O.C Ukeje, Kehinde Bankole, Femi Brainard, Bryan Okwara, Deleke Aroleye
Awakening takes the viewers on an exciting and unpredictable journey into several mysterious deaths that profoundly affect the lives of two strangers, who are thrown together by fate. Nicholas – a fast-rising advertising executive, and Zainab – a brilliant but bored journalist. Nicholas and Zainab, in a bid to uncover the truth behind the strange deaths, are led to an unimaginable past and their futures are inextricably changed forever.
Ethan Okwara, James Omokwe
Theresa Fatima Ananenu
David 'Gee' Ahanmisi, Ethan Okwara, James Omokwe
"I want to know everything about her. If she has her period, I want to know about it" - Inspector Gbade
Graphics, acting, story telling
video quality lapses
I’ve made it no secret thus far that if there’s any genre of movies I can’t stand it’s comedies. Well, here’s another genre that I can’t stand but for a completely different reason (*clears throat* I have no liver) – scary movies. Especially in Nollywood, you’re not exactly encouraged to watch scary movies because they always seem to begin with a babalawo’s shrine (native doctor) and end with someone running mad. So I was utterly delighted (and completely frightened) when ‘The Awakening’ turned out to be different.
The movie follows a couple days in the life of Nicholas, a seemingly normal working man, played by the fabulous O.C Ukeje, as his life takes a turn for the ‘weird’. O.C. Ukeje does a fantastic job of appearing detached when there was need for it, and confused when he needed to be. Being probably one of the only main characters in the movie whose back story and personality was not expressly revealed through dialogue, he does an amazing job of telling us a lot about his character, Nicholas, by his personality and his mannerism.
More than anything else, the story in this movie is just amazing, and not just the core story itself but the little bits that make-up the whole. Unlike many other movies that I’ve been unfortunate enough to sit through nowadays the characters are developed amazingly well without being so obvious and before the conflict takes off.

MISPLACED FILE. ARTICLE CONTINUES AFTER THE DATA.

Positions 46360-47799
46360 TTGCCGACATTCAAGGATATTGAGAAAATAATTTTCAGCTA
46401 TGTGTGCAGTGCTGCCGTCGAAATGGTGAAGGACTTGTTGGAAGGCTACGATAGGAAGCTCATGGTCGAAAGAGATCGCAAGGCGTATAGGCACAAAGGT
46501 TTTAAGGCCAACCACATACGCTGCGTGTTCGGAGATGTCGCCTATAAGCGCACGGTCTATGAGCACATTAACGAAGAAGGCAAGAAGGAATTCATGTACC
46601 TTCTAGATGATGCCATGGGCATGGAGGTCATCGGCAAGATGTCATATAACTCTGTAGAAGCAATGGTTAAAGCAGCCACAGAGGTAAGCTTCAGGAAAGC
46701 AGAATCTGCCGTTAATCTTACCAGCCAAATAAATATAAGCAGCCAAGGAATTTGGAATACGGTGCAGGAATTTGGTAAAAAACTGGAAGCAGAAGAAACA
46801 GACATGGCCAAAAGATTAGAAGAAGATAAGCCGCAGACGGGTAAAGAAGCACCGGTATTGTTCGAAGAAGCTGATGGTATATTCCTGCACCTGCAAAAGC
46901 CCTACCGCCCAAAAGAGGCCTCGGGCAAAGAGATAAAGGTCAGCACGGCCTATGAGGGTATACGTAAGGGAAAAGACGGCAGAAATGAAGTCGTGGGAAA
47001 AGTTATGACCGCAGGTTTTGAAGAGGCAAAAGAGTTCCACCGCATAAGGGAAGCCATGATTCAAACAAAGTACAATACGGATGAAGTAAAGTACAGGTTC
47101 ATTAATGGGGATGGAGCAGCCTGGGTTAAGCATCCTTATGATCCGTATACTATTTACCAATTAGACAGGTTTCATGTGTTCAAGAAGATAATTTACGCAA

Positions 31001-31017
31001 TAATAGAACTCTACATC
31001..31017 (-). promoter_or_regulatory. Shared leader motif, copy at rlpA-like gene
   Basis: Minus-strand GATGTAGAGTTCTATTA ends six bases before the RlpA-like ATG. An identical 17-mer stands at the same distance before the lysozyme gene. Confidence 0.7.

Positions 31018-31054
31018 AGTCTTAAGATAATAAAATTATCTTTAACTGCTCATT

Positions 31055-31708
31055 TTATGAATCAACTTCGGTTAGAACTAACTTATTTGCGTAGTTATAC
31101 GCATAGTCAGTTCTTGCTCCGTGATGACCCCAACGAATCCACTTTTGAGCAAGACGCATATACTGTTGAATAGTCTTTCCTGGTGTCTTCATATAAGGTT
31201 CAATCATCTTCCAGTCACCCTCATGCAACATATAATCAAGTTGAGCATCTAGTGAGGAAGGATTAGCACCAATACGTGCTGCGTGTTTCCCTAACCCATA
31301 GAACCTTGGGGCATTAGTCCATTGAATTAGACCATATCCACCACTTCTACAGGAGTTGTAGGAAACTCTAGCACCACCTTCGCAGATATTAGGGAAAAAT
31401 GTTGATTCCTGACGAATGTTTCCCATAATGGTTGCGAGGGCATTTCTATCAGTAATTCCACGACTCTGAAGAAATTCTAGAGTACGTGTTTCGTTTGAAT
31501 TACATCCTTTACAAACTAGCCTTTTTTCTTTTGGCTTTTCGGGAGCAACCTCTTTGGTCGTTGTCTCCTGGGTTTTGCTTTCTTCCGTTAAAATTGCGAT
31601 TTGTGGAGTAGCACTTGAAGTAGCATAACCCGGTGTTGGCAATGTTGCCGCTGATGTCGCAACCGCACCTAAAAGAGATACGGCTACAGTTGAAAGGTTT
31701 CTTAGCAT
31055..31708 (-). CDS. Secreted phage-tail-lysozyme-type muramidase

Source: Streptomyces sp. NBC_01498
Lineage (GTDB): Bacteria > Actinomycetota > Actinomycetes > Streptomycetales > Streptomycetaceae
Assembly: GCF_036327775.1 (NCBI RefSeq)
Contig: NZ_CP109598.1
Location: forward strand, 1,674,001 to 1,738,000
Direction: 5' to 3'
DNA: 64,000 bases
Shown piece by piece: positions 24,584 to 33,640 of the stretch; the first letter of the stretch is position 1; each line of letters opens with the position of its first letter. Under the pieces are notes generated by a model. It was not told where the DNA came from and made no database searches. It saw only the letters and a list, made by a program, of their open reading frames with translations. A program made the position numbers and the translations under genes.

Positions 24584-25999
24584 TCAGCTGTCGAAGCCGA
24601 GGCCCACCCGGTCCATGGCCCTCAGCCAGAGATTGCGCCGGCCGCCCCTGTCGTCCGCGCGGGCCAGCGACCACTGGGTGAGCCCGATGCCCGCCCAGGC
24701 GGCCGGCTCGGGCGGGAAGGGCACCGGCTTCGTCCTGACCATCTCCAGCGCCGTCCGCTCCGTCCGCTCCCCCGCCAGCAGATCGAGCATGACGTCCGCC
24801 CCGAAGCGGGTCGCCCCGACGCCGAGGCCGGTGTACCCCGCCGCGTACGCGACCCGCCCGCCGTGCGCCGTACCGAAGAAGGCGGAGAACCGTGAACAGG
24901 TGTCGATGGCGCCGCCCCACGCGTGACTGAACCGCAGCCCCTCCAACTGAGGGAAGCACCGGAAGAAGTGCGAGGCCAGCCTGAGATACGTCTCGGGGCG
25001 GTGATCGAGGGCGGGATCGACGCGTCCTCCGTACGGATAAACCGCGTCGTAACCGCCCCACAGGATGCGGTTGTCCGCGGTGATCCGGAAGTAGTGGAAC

After seeing so many movies where the main conflict and central focus of the entire movie is jealousy between wives or mothers or queens, it is a huge relief to see actual intelligible conflict in a movie for once. The conflict in the movie is not so unrealistically simplified that there is one central conflict and everything else just revolves around it. It’s more realistic as the characters each have their own struggles and problems (Nicholas with his presentation, Zainab with pleasing her boss, Gbade with holding to his principles) before this grand conflict arises and takes center stage.
The scriptwriter does an amazing job of tying everything together so that nothing is out of place and everything is related in one way or another whether or not it is explicitly stated. So much so that I am tempted to say that the scriptwriter was the star of the movie. But nothing is without its flaws, in the final scenes a future character is reading the parts we also as the main movie and it’s dated as 1995-6. But if that’s the case then there was a lot of anachronism in the entire thing, especially with the technology used, and the vehicles.
Nicholas begins to see visions of people dying, and he tries to stop it. In one case however, he is in the wrong place at the wrong time and is charged with murder. Zainab, played by the effortless Kehinde Bankole, a reporter is the first to get the inside story, she then publishes it and is contacted by Nicholas who is now a man-on-the-run. Watching Kehinde Bankole on screen is nothing short of an experience. For me, watching her, I tend to forget that I’m supposed to be reviewing a movie because she commands your attention throughout.
The movie has an amazing supporting cast, I’m not certain of Bryan Okwara’s performance but he only had that many lines so it’s hard to say. Speaking of lines, Inspector Gbade, played by the stunning Deleke Aroleye, probably had the best lines in the entire movie from the “I want to know everything about her. If she has her period, I want to know about it” to the “Young man, I hear you’re a fast driver. Prove it” but I felt like he could have given me more than he was giving me, regardless he did his role justice.
Big props to the graphics team for this movie, probably one of the best I’ve ever seen in Nollywood. You can tell, watching the movie, that someone put in work and it’s not a rushed drop-chicken-drop-beads-say-incantations-fake-fire-appears-chicken-vanishes kind of gig. Effort was put in and it showed.
Watching this movie, they mention a lot of seemingly futuristic things for Nigeria like phone-tracking and license-plate lookup and I’m sitting here thinking I highly doubt the Nigerian police can do it that, but I will play along.
The movie requires your attention and if you blink you might miss something critical. It’s not that scary of a movie (and I would know) and the ending was definitely not what I expected. Occasionally the video quality is questionable and there is not much action in this adventure, but all in all it’s an amazing first.